As an athlete it's often difficult to acknowledge the fragile nature of a rugby career. Some part of one's mind is always aware that retirement is never more than one catastrophic injury away.
And yet nothing entirely prepares a player for the news that their career is for evermore a part of history. But while sporting mortality is difficult to swallow it’s harder still to accept the fragility of life itself.
Earlier this year Ita Vaea's retirement reminded us that the biggest, strongest and toughest amongst us aren't immune to life's harshest curveballs. And so it was with Christian Lealiifano last week.
I've known Christian, better known as "Bruz", since we became teammates back in 2007. Whether bringing infectious positivity and energy to the group, slotting sideline conversions, overcoming serious injury or leading the team through action - Christian has always been someone I've admired.
He is a fierce competitor on the field, and a humble hard working teammate off it. It has been a real pleasure to see Bruz harness his natural maturity to develop into the club's senior leader and one of its all-time great players. He commands such huge respect within the group because he genuinely cares about people.
While some in leadership positions view their platform as a game of manipulation designed to fulfil narrow self interest, Bruz seems to intuit that leadership is primarily underpinned by self awareness and empathy.
And while Bruz has never been afraid of rolling up his sleeves he certainly knows when to unwind and simply enjoy himself. I don't believe Bruz has ever met a Mad Monday he didn't think he could conquer. As is typical of many Polynesian players Christian's priorities centre on friends and family.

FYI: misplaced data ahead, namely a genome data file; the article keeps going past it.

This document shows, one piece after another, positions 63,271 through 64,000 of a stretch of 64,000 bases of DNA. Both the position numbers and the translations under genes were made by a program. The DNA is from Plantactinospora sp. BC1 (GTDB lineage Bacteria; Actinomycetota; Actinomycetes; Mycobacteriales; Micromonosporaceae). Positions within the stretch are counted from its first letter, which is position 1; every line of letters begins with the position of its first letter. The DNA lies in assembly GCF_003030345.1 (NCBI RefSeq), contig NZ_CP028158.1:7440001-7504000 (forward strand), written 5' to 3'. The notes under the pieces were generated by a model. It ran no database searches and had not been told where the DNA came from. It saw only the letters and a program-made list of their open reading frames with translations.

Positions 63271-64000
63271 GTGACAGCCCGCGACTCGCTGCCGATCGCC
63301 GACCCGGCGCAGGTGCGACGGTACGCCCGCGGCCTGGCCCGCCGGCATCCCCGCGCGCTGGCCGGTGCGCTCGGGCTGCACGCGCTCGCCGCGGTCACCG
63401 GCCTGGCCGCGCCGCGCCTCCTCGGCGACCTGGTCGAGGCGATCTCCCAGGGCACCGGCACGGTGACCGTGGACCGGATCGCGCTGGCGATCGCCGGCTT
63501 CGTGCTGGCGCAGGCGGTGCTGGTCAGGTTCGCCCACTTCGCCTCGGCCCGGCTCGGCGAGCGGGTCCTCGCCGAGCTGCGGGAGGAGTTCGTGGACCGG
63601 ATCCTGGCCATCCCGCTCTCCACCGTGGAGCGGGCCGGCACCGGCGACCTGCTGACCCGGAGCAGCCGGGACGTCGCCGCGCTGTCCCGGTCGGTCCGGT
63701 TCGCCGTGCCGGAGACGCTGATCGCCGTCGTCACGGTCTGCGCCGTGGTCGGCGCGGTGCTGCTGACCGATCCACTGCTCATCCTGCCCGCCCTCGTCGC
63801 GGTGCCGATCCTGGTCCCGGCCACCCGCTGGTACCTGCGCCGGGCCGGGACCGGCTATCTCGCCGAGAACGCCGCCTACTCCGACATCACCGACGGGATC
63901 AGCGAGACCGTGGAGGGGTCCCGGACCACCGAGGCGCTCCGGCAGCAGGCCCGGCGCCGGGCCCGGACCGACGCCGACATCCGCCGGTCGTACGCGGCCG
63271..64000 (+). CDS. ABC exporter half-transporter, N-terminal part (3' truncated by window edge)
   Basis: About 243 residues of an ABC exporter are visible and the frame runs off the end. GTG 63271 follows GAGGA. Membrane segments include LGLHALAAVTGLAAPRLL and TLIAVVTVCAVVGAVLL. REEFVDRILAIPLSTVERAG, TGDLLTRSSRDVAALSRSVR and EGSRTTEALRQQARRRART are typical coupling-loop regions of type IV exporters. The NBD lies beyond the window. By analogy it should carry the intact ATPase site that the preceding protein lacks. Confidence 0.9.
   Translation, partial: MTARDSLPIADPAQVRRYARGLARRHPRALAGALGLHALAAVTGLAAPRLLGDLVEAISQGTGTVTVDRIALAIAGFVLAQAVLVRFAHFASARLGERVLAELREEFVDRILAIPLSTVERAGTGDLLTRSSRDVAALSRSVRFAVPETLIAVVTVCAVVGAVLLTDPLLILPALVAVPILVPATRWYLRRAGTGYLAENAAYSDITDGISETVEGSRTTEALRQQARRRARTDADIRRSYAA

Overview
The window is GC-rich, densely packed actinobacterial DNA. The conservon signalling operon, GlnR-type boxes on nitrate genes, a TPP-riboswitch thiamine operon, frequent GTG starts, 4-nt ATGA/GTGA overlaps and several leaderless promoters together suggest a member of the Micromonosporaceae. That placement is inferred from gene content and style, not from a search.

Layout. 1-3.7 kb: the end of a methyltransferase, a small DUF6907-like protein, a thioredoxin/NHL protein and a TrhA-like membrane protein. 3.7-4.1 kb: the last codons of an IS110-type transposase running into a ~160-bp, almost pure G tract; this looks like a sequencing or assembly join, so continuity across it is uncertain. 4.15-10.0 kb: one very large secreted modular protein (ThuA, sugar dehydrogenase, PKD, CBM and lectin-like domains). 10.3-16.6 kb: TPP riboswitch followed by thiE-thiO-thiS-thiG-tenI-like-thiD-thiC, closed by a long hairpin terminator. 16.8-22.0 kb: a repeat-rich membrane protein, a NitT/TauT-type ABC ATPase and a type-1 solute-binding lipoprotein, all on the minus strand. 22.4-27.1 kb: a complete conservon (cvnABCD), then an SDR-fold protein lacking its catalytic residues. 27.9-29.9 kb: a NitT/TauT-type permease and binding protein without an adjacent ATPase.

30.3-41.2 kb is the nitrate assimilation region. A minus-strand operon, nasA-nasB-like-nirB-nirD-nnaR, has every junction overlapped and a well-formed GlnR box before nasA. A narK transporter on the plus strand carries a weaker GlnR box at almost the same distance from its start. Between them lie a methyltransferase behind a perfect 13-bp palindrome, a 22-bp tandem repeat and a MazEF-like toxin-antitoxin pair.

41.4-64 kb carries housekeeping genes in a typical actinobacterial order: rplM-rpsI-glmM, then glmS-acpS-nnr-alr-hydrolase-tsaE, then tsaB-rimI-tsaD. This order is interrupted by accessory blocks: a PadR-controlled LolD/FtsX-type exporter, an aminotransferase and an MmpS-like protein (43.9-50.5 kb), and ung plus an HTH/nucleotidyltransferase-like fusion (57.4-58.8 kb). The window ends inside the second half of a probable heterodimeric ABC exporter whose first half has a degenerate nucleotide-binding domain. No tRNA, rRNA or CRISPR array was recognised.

The hoard of people visiting him in hospital last Friday are a testament to the bonds he's developed across a wide range of communities. Dave Pocock said of Bruz that he is, "One of the most respected and loved players I've played alongside." It's a sentiment echoed wherever Bruz has spent time.
Just as my visit with Bruz was coming to an end, his first batch of chemo began coursing through his veins. Our conversation was punctuated with Christian's trademark laugh and it occurred to me that while there's no doubt it will be a tough journey ahead for him - there can also be no doubt that he will call on a deep reservoir of love and resilience to meet this challenge head on.
Clyde Rathbone captained South Africa to a Junior Rugby World Cup in 2002 before immigrating to Australia, playing 73 matches with the ACT Brumbies and 26 for the Wallabies. He is co-founder technology of Karma.wiki
The opinions expressed in this article are the views of the contributor and do not necessarily reflect the views and opinions of the ARU.